A couple weeks ago I was lucky enough to make a connection with another Timebank member at our ‘Third Thursday’ Open House. That evening, we listened to a presentation by Jill Kemble of the Senior Center of West Seattle. However, I noticed that there were many other connections being made. Two people connected over ukulele playing, another made a connection with therapy dog visits, and I heard others sharing recipes of various potluck dishes we enjoyed that evening. We were a small, but mighty group that night. On evenings where we have more attendees, there are many more connections made!
My connection involved Kay, and another Timebank member, Mary. The three of us talked about the abundance of produce you can find in your own backyard. We had all done some urban gleaning to a degree, with Kay being the most experienced of the group. She had a lead on a quince tree located in West Seattle that needed to be harvested for the season. Mary and I were invited to join her in harvesting all the fruit we could get to. I eagerly wrote the planned date on my (stuffed to the gills) calendar!
The day came and we all brought supplies: gloves, sticks or broom handles to help us get to the high branches, a step stool, bags or boxes for our haul, and a sense of adventure. After a good hour, we had harvested the entire tree and were left with beautiful quince. I’d estimate my large bag weighed in around 25-30 pounds.
I don’t know about you, but quince is not a ‘common’ fruit. I had worked with it before, but in very small quantities. I think of it as a luxury item, not something I’m all that familiar with. What was I going to do with ALL THESE QUINCE?! Lucky me, I’m always up for a challenge. My bags of quince became membrillo, or quince paste. The photos I’ve included here are what a whole quince looks like, what a halved quince looks like, and a nicely cooked quince ready for pureeing.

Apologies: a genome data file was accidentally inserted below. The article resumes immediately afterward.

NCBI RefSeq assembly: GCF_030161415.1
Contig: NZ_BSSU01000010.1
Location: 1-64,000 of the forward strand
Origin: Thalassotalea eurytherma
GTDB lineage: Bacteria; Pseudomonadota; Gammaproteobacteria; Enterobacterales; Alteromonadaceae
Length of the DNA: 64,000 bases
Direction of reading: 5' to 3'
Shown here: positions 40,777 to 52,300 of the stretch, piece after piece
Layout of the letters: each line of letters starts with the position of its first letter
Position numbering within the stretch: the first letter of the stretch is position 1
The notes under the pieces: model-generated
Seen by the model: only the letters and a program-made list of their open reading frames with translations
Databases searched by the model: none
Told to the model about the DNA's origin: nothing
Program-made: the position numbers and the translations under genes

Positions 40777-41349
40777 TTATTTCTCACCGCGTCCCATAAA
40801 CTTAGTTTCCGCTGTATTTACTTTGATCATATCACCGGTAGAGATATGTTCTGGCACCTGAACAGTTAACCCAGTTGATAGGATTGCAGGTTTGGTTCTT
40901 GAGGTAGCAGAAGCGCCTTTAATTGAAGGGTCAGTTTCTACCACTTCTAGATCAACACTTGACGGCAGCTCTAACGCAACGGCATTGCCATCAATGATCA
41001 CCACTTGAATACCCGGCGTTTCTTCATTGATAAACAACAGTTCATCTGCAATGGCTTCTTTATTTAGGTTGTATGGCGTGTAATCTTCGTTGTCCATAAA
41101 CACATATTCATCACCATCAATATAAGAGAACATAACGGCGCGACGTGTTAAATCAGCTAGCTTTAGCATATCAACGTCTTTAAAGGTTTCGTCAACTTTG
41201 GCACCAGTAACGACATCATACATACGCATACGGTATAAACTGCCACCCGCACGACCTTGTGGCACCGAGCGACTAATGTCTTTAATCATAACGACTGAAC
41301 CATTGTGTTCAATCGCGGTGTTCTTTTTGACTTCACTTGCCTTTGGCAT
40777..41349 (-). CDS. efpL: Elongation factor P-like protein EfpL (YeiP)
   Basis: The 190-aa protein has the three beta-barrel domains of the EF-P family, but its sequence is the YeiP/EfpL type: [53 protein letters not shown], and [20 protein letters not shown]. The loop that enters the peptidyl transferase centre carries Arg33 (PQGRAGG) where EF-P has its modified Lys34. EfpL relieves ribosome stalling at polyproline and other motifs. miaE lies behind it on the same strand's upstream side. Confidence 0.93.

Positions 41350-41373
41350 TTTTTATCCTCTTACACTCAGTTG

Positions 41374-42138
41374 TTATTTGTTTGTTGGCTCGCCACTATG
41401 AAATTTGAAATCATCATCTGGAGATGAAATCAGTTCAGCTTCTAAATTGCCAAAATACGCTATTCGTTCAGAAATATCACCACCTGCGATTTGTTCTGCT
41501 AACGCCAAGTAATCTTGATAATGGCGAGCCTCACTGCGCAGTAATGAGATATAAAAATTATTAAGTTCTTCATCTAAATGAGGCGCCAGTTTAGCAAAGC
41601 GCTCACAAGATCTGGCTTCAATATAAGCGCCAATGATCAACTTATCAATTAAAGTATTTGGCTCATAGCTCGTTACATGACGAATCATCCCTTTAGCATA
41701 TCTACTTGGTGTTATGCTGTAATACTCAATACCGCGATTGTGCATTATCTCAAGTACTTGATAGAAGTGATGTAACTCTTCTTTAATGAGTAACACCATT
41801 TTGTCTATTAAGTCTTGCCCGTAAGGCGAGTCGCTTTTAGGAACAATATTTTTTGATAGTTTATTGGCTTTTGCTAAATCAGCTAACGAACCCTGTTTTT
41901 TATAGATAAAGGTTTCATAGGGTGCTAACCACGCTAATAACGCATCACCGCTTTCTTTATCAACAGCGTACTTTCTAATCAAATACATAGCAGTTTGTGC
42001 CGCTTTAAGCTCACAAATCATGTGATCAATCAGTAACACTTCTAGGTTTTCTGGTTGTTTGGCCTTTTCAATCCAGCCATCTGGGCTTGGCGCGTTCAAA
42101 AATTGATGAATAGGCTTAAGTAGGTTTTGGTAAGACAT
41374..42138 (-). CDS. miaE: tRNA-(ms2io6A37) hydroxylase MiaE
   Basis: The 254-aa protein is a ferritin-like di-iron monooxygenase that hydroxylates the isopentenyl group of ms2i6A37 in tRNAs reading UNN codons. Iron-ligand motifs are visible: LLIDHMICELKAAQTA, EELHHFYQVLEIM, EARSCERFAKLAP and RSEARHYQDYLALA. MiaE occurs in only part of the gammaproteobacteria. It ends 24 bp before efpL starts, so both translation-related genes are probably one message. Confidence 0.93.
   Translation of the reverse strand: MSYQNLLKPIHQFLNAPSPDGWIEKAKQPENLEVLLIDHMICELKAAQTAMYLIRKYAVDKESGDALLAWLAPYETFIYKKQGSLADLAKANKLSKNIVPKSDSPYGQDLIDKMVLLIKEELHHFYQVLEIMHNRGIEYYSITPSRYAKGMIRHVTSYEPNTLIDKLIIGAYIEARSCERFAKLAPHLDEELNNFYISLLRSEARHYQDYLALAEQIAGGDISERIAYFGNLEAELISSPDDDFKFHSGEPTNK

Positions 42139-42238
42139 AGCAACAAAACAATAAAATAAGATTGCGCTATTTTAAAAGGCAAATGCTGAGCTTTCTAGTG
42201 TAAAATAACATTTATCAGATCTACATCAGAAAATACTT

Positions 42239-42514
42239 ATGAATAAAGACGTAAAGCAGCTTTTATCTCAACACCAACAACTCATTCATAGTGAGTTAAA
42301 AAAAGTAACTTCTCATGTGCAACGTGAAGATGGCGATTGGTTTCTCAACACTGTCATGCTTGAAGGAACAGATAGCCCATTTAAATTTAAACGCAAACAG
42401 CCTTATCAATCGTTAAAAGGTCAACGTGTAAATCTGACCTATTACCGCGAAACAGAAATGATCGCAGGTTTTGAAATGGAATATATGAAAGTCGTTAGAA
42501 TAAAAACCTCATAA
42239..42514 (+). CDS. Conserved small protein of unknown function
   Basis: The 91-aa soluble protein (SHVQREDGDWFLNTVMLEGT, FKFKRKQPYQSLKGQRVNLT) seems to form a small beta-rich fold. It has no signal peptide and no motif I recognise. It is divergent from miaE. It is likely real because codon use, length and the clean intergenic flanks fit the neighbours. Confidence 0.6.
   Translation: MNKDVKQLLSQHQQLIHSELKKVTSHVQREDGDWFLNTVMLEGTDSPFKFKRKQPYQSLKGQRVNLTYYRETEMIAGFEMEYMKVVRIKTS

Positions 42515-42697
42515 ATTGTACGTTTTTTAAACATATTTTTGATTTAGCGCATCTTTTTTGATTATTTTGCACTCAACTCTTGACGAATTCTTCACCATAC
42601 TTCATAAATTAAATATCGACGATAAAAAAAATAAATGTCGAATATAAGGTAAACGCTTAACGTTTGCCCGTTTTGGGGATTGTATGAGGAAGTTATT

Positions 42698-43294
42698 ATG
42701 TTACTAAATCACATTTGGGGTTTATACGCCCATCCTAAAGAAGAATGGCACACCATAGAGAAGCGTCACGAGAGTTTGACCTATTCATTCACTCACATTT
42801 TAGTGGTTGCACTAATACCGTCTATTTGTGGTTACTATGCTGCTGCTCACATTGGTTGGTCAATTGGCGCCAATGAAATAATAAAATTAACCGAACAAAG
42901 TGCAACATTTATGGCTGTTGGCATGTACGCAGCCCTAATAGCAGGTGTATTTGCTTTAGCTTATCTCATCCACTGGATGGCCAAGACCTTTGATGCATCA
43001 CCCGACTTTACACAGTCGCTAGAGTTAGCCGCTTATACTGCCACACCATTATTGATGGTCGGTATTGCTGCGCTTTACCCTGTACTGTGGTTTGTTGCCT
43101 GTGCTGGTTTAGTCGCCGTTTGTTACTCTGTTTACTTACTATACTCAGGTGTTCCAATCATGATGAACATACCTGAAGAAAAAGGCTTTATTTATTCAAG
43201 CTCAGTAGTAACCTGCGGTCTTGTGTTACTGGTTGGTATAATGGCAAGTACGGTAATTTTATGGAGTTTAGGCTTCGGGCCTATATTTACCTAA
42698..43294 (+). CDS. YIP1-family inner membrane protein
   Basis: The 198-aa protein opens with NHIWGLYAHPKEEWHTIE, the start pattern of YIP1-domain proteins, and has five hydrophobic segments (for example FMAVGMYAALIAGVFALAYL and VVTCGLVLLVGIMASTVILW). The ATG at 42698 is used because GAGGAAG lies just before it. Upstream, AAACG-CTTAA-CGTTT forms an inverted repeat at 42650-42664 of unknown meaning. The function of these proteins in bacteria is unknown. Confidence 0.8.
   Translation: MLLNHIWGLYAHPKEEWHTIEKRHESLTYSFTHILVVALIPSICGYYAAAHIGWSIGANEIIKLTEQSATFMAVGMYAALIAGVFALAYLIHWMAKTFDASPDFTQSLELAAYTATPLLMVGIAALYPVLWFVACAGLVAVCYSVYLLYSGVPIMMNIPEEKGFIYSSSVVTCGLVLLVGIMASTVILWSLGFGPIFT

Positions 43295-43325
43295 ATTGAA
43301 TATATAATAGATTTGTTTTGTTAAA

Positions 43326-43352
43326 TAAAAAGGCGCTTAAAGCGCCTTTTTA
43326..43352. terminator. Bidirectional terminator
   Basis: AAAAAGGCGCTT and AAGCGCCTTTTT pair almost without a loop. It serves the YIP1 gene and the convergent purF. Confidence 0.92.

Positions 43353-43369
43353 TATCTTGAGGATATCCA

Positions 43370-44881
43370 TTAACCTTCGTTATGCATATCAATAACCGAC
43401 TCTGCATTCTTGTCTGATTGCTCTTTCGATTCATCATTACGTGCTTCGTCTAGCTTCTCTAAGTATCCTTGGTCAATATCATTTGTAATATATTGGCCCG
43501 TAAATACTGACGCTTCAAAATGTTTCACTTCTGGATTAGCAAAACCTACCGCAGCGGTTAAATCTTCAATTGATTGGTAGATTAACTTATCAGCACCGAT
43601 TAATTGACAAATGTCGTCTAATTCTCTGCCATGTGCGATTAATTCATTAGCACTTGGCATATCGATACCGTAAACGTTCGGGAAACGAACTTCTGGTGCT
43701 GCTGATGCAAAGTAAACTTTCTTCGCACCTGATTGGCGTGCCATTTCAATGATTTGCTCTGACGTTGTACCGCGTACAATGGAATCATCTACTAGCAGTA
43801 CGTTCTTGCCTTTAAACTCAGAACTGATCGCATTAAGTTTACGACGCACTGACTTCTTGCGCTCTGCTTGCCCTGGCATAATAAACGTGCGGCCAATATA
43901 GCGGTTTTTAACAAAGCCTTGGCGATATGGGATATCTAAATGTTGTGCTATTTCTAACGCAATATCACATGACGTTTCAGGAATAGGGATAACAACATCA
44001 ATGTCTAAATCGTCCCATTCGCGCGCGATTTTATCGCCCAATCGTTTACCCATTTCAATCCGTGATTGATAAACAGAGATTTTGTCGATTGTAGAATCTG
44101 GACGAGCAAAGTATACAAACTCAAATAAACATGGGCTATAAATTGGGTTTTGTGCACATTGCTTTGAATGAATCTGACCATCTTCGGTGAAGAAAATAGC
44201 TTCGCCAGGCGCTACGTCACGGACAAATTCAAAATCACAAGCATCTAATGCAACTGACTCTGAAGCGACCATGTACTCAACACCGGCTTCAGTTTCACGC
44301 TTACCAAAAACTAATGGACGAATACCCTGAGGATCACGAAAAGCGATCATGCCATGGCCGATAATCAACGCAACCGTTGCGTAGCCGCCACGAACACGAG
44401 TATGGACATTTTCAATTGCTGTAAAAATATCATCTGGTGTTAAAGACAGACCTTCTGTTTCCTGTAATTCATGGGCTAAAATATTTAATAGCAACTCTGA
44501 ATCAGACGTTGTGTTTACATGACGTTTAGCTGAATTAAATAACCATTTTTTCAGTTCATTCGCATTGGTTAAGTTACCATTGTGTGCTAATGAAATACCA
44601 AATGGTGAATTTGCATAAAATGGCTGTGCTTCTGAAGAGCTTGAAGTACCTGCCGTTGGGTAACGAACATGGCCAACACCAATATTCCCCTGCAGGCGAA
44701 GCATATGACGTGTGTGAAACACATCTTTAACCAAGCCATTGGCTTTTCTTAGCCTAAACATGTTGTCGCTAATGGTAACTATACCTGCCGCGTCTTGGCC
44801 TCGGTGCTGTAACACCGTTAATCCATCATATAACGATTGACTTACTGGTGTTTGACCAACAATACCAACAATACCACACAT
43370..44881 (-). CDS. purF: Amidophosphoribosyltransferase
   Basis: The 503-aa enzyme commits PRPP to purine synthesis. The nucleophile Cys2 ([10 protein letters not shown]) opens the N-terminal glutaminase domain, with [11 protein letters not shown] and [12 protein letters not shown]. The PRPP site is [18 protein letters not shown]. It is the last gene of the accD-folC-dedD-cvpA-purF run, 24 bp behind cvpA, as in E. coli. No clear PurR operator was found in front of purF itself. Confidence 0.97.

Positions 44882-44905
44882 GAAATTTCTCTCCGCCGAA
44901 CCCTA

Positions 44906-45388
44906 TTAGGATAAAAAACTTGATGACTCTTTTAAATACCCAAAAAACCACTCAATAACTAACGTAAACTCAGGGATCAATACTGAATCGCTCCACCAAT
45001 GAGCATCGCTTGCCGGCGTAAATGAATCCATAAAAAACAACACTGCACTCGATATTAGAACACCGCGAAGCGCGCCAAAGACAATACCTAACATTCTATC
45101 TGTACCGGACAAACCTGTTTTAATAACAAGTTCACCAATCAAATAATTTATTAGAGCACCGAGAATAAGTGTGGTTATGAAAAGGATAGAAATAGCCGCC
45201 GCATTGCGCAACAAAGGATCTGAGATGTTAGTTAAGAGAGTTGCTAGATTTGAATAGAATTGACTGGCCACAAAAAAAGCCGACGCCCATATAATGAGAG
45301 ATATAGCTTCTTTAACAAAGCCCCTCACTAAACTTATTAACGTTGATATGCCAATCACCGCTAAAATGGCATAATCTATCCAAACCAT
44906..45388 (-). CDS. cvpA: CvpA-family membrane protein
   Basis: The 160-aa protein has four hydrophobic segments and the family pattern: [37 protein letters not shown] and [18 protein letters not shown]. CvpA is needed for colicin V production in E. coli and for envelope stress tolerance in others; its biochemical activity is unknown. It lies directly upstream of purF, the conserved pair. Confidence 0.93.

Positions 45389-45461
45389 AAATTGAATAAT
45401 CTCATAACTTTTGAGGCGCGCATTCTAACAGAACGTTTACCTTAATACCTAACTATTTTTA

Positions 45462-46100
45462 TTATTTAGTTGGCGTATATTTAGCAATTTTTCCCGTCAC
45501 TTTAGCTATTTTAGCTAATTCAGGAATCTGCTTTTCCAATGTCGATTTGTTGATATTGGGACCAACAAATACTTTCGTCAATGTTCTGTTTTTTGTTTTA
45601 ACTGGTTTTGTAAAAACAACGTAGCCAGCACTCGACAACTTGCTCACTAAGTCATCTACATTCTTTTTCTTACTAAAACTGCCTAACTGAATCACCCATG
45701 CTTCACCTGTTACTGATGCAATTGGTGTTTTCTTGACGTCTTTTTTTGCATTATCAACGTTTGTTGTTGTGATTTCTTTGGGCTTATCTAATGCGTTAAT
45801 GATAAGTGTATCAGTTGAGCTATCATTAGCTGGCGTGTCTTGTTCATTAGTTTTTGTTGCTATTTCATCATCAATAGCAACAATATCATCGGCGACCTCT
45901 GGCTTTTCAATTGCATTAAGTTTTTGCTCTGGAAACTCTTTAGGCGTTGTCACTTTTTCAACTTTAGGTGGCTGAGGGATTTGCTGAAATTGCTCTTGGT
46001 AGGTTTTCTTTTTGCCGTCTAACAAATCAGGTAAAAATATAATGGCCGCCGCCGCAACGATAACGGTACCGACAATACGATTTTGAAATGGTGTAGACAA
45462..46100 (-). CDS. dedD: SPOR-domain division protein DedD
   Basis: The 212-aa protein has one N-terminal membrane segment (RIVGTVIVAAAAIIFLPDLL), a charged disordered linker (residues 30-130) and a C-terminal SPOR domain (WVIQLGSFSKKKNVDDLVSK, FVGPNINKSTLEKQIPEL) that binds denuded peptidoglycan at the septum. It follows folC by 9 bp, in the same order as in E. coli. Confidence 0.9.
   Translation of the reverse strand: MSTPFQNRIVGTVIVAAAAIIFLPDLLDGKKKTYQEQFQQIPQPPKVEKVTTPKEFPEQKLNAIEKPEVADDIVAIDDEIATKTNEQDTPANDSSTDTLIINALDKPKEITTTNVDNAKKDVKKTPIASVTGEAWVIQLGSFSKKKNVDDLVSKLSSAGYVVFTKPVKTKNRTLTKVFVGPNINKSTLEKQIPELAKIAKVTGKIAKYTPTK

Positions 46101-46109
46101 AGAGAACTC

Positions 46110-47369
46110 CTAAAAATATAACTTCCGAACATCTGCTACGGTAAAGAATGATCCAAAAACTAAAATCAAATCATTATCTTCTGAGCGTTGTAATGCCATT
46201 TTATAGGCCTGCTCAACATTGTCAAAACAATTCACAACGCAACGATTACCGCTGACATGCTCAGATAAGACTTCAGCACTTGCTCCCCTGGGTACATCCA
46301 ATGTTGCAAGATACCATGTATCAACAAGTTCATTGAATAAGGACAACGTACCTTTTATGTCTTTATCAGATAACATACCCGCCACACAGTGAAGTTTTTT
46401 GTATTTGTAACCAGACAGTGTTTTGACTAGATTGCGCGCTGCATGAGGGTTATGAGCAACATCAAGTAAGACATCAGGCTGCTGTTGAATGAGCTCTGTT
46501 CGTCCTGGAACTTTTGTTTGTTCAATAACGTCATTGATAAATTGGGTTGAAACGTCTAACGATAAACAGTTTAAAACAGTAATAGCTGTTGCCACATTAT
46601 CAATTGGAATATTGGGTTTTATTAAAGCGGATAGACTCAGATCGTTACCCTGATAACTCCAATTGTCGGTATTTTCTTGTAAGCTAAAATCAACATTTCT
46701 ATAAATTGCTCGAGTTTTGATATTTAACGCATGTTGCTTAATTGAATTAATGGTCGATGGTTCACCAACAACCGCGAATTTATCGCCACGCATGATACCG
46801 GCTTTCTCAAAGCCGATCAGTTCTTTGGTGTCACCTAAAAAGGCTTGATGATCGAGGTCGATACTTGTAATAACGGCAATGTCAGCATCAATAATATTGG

The process is simple (famous last words): Core and prepare the quince as you would if you were making apple or pear sauce. I leave the thin skins on, but make sure to remove the fuzz on the quince. Boil until fork tender, then puree. No joke, I was left with 18 cups of quince puree. Then comes the not-for-the-faint-of-heart part: Add equal amounts sugar to your puree and cook until the sauce starts to smell of wine and is of a rosy color. There are several different ways to process it for use later. Warning: This much quince paste is an all day project perfect for our current weather.
After I completed this project on a rainy Saturday, I was ready to share my creation. Even though quince paste keeps a good year in the refrigerator, there is no way I’ll be eating 18 cups. I happen to participate in another community organization that is focused on bartering homemade, handmade, and home grown items. Backyard Barter just happened to have their monthly event the next day. I bartered quince paste for grape juice, baked goods, home grown produce, jams, and pickles. We have at least 5 Timebank members that participate frequently in the barter group; if you have interest, join us! You’ll also be seeing some of this lovely concoction at upcoming West Seattle Timebank events.
Traditional timebanking or not, this was a very satisfying exchange that created community for the three of us. For Kay’s hard work and knowledge, I eagerly gave her some time. Timebanking can take many forms and reap rewards beyond simply getting the job done or volunteering for an organization. Your next opportunity to make an unexpected connection is October 20th when we host the Urban Homestead Foundation.
A history of quince, from a botanical point of view: http://www.botanical.com/botanical/mgmh/q/quince04.html
A recipe similar to what I used for quince paste: http://www.alwaysorderdessert.com/2008/11/how-to-make-homemade-membrillo-quince.html